Apple, Amazon, and the Amazing Agency Model: Publishing in the twilight of the printed word

by John MacBeath Watkins

In keeping with our concern with writing about publishing in the twilight of the printed word, I must comment on the kerfuffle about Apple, Amazon, and the Amazing Agency Model, which is supposed to make the iPad into the white knight that rescues the publishing industry.

First, full disclosure. I have family and friends working for Amazon, and I both buy and sell books through Amazon. I like Amazon. It is also a local company, with offices not far from the Center for Wooden Boats, where I do a lot of my sailing.

This does not obligate me to approve of everything they do.

Amazon reportedly controls about 55% of the e-book market. We are assured by the experts at the Justice Department that this is not a problem, they won't have anything like monopoly control of the e-book market until they control 70% of it.

Which they could, given current trends. And as a bookseller, a human being and a mammal, I have to say, anyone who controls 55% of the money I need to eat does not merely have me by the short hairs, they have me by the family jewels.

Anyway, how could they get to 70%? Gee, that seems impossible, unless they engaged in predatory pricing.

Predatory pricing is selling goods at a loss to drive the competition out of business. It can also be used to grab enough market share to make it possible to drive the competition out of business.

That's the problem with this analysis, which claims that the goal of the Justice Department should not be to protect small companies, but to protect consumers. A company does not sell a product at a loss without a clear idea of why they must do this.

For example, if Amazon's warehouse was bulging at the seams with e-books, and they were starting to smell like last week's fish offal, they might be selling the e-books at a loss because the choice was to do that, or see the things become overripe, turn black, and spoil, leading them to be worth nothing.

But wait, it costs next to nothing to store e-books, you can produce a copy almost instantly, and they can be stored almost indefinitely on the right media. So that can't be it.

Or, they could be trying to sell as many of their very expensive, highly profitable Kindle readers. Except that those seem to be falling rapidly in price, as the company tries to get as many people as possible to adopt their technology instead of the competition's.

So it seems quite possible that Amazon is willing to sell some of its e-books at a loss because they wish to gain market power, which would give them pricing power. That power would apply not only to buyers, it would apply to sellers, as well.

The publishing industry has already seen what happens when one company dominates sales of their products. Barnes & Noble was able in its heyday to negotiate far more favorable terms than its competitors, because they sold so many more books. The result was that many of their competitors failed, leaving them with something like monopsony power over the publishers, leading to better deals, leading to more independent bookstores failing.

So outfits like MacMillan have seen this movie before. Having seen the loss of power relative to those who controlled their sales channels for dead-tree books, they are inclined to take the same view of matters as Barry Lynn did in his Slate piece on the topic, so instead of settling, they are preparing to fight the Justice Department on this.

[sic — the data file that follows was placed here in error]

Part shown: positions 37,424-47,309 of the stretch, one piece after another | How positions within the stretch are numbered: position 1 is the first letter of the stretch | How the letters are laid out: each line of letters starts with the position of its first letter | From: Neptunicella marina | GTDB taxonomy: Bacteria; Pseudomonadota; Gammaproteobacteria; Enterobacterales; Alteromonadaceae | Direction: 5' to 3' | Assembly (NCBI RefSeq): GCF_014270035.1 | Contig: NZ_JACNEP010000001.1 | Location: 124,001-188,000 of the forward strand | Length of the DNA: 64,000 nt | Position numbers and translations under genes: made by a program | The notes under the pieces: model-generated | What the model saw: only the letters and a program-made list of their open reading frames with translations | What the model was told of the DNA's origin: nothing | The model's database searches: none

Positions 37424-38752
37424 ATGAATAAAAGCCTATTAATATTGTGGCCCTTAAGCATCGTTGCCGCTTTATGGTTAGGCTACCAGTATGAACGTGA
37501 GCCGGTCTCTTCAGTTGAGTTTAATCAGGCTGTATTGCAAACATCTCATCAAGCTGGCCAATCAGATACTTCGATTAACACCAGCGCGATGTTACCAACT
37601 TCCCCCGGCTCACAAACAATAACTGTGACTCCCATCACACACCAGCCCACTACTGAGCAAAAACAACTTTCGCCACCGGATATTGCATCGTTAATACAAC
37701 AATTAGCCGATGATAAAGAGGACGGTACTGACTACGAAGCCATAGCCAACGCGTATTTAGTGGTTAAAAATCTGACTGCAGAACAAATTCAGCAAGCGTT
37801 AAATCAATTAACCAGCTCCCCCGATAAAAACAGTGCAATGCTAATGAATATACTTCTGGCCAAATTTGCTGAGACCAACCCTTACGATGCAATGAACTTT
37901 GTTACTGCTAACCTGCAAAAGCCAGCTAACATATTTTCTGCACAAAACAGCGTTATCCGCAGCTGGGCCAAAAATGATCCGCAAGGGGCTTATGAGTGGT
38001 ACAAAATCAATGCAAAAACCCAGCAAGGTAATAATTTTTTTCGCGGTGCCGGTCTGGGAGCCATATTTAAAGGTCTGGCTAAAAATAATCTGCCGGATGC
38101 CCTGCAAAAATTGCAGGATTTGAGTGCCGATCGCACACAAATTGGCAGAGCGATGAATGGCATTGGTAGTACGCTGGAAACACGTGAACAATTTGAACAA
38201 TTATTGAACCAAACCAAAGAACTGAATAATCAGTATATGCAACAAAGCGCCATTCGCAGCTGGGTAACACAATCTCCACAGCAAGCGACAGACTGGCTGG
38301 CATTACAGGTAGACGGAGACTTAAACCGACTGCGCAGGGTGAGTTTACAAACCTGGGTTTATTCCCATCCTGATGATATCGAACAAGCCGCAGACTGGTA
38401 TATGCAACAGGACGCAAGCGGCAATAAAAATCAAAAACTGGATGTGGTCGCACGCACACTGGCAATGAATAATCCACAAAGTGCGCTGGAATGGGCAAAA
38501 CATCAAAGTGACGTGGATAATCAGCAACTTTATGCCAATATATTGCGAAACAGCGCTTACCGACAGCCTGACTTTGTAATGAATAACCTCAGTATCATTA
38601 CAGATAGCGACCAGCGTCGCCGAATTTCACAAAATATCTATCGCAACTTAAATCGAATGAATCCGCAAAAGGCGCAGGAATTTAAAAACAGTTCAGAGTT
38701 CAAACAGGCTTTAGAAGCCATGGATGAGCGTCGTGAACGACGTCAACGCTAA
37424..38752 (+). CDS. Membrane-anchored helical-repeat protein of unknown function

Having seen what happens when one large vendor controls the sales channel for their product is why they want to treat their vendors as agents, setting the price and having all vendors charge the same amount for it. The desired result would be that no vendor could have monopsony power over the publishers, and in theory, they would have equal difficulty establishing monopoly power over the buyers of books.

One would think this would be a desirable result, but I am not a lawyer, and the lawyers at the Justice Department disagree with me. It strikes me that this case is different from the paper companies that compete in most ways with each other to produce a commodity product they wholesale to a variety of vendors, but too often are caught colluding on prices.

Books are not commodities. Each story is hand-crafted by a writer, written with the genius or awkwardness each writer possesses. An economic regime which treats books like toilet paper (as many an outhouse once did, at least with perishable books like the almanac) will eventually produce a literature of about that quality. We need to prevent too much consolidation in the publishing industry, because it would mean too much consolidation in what we may learn from books. Free speech would mean nothing if there are too few voices, which is why small publishers are not like small toilet paper makers.

We can't know how the publishing industry will adapt to the changes in technology we're seeing. Perhaps Matthew Yglesias is right, the world of e-publishing is too unpredictable for the efforts of Amazon or MacMillan to control it to matter. But we shape our future, however imperfectly, and it matters how we perceive our options and which ones we pursue.

Edited to add:

The problem is not that Amazon is evil. The problem is that when one channel controls too much of what we read, it becomes a target that people try to control. When the fatwa came out against The Satanic Verses, Barnes & Noble stopped carrying the book. This was not because Barnes & Noble was evil, it was because they were a big target. It's just harder to intimidate 1,000 independent book sellers than it is to intimidate one company.

More on publishing in the twilight of the printed word: 


  1. nice opinion.. thanks for sharing..

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